This Method of ‘Arguing’ Can Help Married Couples Avoid Major Hurt

by | Jun 19, 2020 | Family & Relationships

Tim and Darla were a precious seminary couple. Tim was from North Carolina and Darla from Alabama originally.

Tim and Darla just celebrated their third year of marriage. Tim had one more year of school left before he completed his master’s in divinity. He had wanted to be a pastor his whole life. When other kids in his neighborhood wanted to play house or war, Tim wanted to play church and yes, he was always the preacher.

Darla’s parents were not Christians until she was in high school, when her dad lost his company to bankruptcy. Darla and Tim met in Bible college. They dated and stayed pure and accountable to their mentors at school. They married in their last year of college and lived on campus.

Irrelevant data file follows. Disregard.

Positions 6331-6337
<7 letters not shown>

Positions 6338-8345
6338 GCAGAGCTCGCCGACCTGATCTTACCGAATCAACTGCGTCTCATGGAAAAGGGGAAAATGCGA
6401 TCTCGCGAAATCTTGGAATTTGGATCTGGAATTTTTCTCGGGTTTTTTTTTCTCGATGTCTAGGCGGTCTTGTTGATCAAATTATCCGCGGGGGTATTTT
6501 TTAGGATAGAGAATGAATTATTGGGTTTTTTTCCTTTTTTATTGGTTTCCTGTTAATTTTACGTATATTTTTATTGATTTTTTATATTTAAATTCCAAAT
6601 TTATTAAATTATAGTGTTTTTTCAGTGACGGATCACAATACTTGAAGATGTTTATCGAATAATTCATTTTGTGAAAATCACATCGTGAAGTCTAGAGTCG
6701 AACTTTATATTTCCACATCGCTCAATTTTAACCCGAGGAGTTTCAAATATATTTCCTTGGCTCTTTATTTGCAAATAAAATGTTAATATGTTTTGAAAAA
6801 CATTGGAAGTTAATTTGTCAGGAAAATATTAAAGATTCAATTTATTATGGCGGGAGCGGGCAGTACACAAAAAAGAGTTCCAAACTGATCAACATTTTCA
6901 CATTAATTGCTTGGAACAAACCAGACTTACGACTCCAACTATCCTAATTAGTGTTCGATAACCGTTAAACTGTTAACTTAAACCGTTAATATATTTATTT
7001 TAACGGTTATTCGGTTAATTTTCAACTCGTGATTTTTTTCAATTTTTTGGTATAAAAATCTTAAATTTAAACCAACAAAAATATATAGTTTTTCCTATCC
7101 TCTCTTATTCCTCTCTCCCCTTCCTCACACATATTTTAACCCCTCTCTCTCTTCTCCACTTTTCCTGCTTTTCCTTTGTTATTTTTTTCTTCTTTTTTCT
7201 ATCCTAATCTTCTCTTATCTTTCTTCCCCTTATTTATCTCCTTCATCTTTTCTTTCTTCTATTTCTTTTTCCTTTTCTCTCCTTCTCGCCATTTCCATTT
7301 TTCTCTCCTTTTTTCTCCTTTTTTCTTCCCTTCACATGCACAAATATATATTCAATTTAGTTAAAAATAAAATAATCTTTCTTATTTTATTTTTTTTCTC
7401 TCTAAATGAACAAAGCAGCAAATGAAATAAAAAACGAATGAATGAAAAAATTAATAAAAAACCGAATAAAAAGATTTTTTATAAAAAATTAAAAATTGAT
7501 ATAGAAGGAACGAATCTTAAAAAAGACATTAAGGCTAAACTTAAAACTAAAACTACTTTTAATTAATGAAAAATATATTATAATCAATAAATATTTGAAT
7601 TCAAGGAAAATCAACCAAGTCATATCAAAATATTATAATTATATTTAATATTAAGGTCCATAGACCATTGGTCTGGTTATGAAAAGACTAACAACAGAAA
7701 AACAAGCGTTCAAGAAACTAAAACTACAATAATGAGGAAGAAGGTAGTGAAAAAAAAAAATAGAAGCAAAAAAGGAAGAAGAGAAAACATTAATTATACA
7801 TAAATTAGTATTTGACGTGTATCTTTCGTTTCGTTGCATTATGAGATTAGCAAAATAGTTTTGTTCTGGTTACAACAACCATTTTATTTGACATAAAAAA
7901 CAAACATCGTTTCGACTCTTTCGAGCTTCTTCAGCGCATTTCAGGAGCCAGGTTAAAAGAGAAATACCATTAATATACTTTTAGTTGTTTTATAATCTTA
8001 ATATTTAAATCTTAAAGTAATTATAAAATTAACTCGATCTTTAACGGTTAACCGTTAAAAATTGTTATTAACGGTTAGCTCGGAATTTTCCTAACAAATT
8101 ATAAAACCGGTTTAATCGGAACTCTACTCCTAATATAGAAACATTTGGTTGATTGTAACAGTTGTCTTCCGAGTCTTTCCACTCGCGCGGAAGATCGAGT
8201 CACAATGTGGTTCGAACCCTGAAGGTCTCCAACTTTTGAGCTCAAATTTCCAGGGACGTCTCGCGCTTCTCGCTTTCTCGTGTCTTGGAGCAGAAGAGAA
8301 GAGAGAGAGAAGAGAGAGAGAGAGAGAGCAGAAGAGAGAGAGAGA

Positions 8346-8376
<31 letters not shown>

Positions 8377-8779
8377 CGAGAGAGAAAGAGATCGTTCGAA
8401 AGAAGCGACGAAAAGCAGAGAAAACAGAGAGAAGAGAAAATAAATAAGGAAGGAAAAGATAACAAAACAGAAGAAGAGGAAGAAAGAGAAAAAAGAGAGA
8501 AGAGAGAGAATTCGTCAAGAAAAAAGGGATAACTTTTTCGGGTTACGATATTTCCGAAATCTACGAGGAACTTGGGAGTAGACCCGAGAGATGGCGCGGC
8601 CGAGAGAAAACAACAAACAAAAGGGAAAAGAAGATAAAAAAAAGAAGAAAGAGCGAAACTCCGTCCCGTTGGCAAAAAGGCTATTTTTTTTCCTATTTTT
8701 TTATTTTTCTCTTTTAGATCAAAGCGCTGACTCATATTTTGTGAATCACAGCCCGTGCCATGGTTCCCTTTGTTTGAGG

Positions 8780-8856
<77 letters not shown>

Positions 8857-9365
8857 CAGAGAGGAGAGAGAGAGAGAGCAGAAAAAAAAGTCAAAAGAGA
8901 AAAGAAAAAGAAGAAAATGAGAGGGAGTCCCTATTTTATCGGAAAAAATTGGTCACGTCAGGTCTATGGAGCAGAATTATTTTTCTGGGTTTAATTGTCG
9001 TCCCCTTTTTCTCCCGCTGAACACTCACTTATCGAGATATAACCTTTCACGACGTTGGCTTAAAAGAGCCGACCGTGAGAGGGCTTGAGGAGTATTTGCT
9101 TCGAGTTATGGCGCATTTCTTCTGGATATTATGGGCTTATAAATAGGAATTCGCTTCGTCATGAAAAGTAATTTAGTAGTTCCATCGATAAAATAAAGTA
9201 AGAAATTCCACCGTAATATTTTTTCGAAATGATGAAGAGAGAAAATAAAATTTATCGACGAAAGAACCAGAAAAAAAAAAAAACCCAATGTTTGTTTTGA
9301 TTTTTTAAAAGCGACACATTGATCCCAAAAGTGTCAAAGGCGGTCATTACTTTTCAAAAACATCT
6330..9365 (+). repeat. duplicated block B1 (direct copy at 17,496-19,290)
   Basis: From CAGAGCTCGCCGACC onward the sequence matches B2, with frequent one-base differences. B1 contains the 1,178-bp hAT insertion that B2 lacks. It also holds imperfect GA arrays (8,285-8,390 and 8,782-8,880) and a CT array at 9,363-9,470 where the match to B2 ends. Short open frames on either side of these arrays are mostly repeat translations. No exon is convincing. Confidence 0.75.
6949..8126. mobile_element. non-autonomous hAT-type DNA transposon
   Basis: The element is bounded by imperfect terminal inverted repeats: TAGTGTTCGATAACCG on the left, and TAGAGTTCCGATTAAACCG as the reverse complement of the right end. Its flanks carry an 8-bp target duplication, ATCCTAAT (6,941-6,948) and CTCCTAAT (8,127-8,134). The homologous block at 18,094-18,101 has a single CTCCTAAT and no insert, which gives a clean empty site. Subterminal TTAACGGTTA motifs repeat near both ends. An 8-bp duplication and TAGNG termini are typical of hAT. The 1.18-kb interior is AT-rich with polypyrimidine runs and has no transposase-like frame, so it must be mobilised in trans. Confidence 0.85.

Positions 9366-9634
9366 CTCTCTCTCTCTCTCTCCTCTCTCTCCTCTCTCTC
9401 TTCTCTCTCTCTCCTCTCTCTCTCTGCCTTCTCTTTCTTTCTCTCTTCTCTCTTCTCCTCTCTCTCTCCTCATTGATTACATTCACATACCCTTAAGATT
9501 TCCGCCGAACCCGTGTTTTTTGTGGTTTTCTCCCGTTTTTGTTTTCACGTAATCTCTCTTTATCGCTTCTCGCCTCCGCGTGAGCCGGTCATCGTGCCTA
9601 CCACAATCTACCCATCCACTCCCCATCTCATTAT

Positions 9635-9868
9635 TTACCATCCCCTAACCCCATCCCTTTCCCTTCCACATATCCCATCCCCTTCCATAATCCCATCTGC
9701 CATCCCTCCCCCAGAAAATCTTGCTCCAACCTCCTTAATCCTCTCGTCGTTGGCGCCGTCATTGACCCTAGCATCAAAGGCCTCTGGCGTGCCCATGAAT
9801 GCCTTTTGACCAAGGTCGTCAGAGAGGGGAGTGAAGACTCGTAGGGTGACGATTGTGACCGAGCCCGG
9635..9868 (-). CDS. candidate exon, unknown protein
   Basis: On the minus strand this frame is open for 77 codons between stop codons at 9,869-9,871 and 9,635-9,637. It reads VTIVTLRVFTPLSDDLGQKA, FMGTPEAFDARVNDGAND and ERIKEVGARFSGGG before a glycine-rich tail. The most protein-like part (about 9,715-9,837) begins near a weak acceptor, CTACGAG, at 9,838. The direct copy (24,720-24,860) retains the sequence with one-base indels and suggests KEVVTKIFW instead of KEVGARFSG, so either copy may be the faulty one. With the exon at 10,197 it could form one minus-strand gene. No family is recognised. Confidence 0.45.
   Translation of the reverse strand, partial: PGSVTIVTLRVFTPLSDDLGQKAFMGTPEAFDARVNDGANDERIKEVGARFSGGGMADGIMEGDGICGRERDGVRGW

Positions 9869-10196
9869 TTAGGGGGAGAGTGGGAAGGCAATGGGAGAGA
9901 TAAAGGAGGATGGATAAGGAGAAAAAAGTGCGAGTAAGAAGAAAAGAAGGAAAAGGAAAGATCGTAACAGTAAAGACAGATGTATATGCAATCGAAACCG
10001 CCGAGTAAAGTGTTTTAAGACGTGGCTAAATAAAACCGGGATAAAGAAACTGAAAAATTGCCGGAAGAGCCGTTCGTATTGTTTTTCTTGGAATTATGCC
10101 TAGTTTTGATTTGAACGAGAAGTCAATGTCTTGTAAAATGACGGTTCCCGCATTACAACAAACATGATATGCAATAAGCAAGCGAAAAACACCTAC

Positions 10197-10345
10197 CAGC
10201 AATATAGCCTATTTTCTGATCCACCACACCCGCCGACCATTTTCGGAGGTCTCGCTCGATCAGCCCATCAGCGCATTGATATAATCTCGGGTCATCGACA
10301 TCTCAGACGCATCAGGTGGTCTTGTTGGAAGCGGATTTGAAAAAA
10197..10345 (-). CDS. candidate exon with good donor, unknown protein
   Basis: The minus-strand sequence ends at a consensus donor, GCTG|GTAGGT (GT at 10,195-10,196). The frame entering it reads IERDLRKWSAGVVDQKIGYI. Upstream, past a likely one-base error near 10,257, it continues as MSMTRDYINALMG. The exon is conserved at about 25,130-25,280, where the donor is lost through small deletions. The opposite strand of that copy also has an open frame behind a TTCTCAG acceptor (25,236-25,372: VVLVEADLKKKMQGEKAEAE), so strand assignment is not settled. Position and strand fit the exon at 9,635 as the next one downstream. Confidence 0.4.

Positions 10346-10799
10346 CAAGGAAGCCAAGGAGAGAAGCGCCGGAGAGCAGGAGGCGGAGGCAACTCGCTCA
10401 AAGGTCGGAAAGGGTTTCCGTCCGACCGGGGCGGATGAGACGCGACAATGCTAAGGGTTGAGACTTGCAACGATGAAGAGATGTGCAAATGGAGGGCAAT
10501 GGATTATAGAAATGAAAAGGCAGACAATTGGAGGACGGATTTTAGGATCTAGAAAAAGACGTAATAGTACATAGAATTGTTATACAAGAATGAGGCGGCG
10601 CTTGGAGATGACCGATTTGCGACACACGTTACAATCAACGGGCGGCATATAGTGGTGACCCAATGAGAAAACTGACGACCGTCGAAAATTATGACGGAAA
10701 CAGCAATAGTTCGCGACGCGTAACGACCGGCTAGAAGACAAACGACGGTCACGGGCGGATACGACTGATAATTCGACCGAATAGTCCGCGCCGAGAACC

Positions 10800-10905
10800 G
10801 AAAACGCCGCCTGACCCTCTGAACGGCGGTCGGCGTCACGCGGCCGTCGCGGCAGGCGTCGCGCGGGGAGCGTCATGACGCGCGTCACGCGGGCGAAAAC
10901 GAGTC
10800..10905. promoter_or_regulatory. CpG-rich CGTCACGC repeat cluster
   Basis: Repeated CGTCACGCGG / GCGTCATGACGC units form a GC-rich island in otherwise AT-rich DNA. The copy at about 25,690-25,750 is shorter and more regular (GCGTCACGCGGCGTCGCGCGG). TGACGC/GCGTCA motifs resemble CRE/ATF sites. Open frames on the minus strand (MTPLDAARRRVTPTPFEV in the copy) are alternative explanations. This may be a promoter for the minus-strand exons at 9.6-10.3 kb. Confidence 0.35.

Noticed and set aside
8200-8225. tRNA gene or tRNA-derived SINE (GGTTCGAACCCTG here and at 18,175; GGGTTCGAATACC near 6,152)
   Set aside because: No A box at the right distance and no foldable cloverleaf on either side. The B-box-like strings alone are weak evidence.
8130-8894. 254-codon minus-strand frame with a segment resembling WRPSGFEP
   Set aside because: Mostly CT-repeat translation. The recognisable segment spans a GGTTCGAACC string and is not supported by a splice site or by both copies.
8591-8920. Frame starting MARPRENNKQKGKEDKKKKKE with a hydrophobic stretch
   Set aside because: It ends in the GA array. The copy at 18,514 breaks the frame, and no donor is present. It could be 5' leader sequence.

Tim and Darla had a “huge problem,” according to them both. No, it wasn’t money, friends or even the church they faithfully attended. It took a while for them to explain their problem between the, “I’m embarrassed, it’s awful, and we both still want to be in the ministry” before they could let themselves disclose their problem.

Tim leaned nervously toward me as he took a breath and blurted out, “It’s awful.” He paused for another breath as if waiting for more courage to fill his body before he spoke. He continued to speak. “We fight.”

I really felt this was anticlimactic. I was expecting some deep dark secret in one of their souls.

Tim went on to explain that he knew everybody disagreed from time to time, but he and Darla fought. He stated he never saw his parents fight the way he and his wife did. He was really concerned his marriage wouldn’t make it, and his call to ministry would never come true.

As we continued, I realized Tim was right when he said that when Darla and he fought, they really fought. The fights started about anything. To top it off, they were both so ashamed of the way they acted that they could barely attempt to talk about the issues that started the fight in fear of igniting the bomb that kept going off in their relationship.